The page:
213 104 104 4 4 Guy A. Higgins Brian J. Jones Nigel R. Oakley Michael B. Tyers Department of Neuropharmacology Glaxo Group Research Ltd. SG12 0DP Ware Herts UK Addiction Research Foundation 33 Russell Street M5S 2S1 Toronto Ontario Canada Smith Kline Beecham Pharmaceuticals Coldharbour Road, The Pinnacles CM19 5AD Harlow Essex UK Abstract The effects of various 5-HT 3 receptor antagonists were examined in the social interaction (SI) test following discrete microinjection into either the dorsal raphe nucleus (DRN) or amygdala of the rat. Following DRN injection, ondansetron, ICS205-930, and MDL72222 (5–500 ng) all failed to modify SI under high light/unfamiliar (HLU) test conditions relative to vehicle pretreated controls. The 5-HT 3 receptor agonist, 2-Me 5-HT (100–2500 ng), was similarly ineffective under both HLU and low light/familiar (LLF) conditions, although 5-HT (20–100 ng) increased SI under the HLU paradigm. After amygdaloid injection, ondansetron (10–100 ng), granisetron (1–10 ng), ICS205-930 (10–100 ng), GR 65630 (1–10 ng), and MDL72222 (100–1000 ng) all significantly increased SI under the HLU but not LLF condition. Furthermore, a detailed behavioural analysis revealed that the behaviours underlying this increase were similar to those seen in vehicle pretreated animals tested in the LLF compared to HLU condition. The benzodiazepine, flurazepam (200 ng), increased both SI (HLU condition) and punished responding in a modified water-lick conflict model, after amygdaloid injection. Both ondansetron (10–1000 ng) and ICS205-930 (1–100 ng) were ineffective in the conflict test. Finally, 2-Me 5-HT and 5-HT (100–10 000 ng) reduced SI under the LLF test condition with no concomitant change in locomotor activity. It is concluded that the amygdala, but not the DRN, may represent an important neuroanatomical locus for the disinhibitory, perhaps anxiolytic, properties of 5-HT 3 receptor antagonists.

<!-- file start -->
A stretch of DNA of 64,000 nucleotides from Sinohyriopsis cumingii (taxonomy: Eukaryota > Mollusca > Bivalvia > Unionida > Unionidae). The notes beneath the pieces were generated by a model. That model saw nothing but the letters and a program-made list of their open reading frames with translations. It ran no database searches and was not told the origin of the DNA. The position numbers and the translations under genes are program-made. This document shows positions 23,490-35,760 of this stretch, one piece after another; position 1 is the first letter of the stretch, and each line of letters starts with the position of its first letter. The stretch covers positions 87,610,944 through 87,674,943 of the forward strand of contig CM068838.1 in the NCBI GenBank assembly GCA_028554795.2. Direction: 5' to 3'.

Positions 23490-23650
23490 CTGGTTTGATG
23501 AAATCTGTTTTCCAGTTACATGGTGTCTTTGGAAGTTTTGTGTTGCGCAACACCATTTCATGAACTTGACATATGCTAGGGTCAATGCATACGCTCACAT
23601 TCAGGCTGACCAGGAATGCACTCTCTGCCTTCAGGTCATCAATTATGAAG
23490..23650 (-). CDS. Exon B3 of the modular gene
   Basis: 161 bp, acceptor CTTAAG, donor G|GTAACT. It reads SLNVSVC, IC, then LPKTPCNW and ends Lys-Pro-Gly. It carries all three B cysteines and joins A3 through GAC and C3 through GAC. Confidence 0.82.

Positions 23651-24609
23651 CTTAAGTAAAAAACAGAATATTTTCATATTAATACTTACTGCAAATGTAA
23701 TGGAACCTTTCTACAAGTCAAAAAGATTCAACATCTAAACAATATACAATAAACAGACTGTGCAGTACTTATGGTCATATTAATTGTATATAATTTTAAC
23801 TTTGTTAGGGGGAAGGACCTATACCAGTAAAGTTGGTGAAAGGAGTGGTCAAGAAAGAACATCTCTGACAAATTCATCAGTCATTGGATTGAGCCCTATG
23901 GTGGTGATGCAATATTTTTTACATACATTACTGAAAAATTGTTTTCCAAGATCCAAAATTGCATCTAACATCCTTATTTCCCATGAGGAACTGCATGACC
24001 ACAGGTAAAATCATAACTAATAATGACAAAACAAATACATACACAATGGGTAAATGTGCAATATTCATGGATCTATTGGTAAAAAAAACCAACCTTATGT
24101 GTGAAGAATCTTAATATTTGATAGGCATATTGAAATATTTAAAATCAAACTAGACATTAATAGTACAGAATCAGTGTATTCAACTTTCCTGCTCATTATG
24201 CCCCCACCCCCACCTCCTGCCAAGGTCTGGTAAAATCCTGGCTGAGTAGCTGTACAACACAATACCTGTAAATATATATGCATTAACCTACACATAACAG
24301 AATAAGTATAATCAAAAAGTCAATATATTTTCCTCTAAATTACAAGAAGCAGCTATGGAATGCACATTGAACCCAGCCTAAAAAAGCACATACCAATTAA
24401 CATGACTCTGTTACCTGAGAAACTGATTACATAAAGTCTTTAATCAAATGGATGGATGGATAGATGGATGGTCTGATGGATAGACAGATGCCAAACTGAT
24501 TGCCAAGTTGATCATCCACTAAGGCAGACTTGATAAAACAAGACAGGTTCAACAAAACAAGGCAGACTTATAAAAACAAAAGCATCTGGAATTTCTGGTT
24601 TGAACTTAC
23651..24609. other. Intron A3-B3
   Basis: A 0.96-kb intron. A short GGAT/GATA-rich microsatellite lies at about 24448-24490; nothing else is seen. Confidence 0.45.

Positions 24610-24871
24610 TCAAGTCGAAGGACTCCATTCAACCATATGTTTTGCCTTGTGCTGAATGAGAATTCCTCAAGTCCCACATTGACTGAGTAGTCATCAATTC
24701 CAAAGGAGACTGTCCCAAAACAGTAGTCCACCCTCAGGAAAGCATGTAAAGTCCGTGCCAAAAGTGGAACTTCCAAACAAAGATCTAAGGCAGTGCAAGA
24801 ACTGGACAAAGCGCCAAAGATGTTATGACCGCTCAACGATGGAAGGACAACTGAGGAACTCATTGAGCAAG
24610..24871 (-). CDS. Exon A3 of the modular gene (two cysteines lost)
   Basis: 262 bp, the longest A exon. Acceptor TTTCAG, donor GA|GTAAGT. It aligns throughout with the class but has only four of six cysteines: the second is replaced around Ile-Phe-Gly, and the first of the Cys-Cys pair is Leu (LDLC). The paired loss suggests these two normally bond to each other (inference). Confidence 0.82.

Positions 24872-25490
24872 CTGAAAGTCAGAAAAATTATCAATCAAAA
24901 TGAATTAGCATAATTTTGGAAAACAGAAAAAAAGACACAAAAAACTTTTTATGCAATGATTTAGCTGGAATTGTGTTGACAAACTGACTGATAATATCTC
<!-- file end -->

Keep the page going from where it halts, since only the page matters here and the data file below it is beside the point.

Psychopharmacology – Springer Journals
Published: Aug 1, 1991
It’s your single place to instantly
discover and read the research
that matters to you.
Enjoy affordable access to
over 18 million articles from more than
15,000 peer-reviewed journals.
All for just $49/month
Query the DeepDyve database, plus search all of PubMed and Google Scholar seamlessly
Save any article or search result from DeepDyve, PubMed, and Google Scholar... all in one place.
Get unlimited, online access to over 18 million full-text articles from more than 15,000 scientific journals.
Read from thousands of the leading scholarly journals from SpringerNature, Elsevier, Wiley-Blackwell, Oxford University Press and more.
All the latest content is available, no embargo periods.
“Hi guys, I cannot tell you how much I love this resource. Incredible. I really believe you've hit the nail on the head with this site in regards to solving the research-purchase issue.”Daniel C.
“Whoa! It’s like Spotify but for academic articles.”@Phil_Robichaud
“I must say, @deepdyve is a fabulous solution to the independent researcher's problem of #access to #information.”@deepthiw
“My last article couldn't be possible without the platform @deepdyve that makes journal papers cheaper.”@JoseServera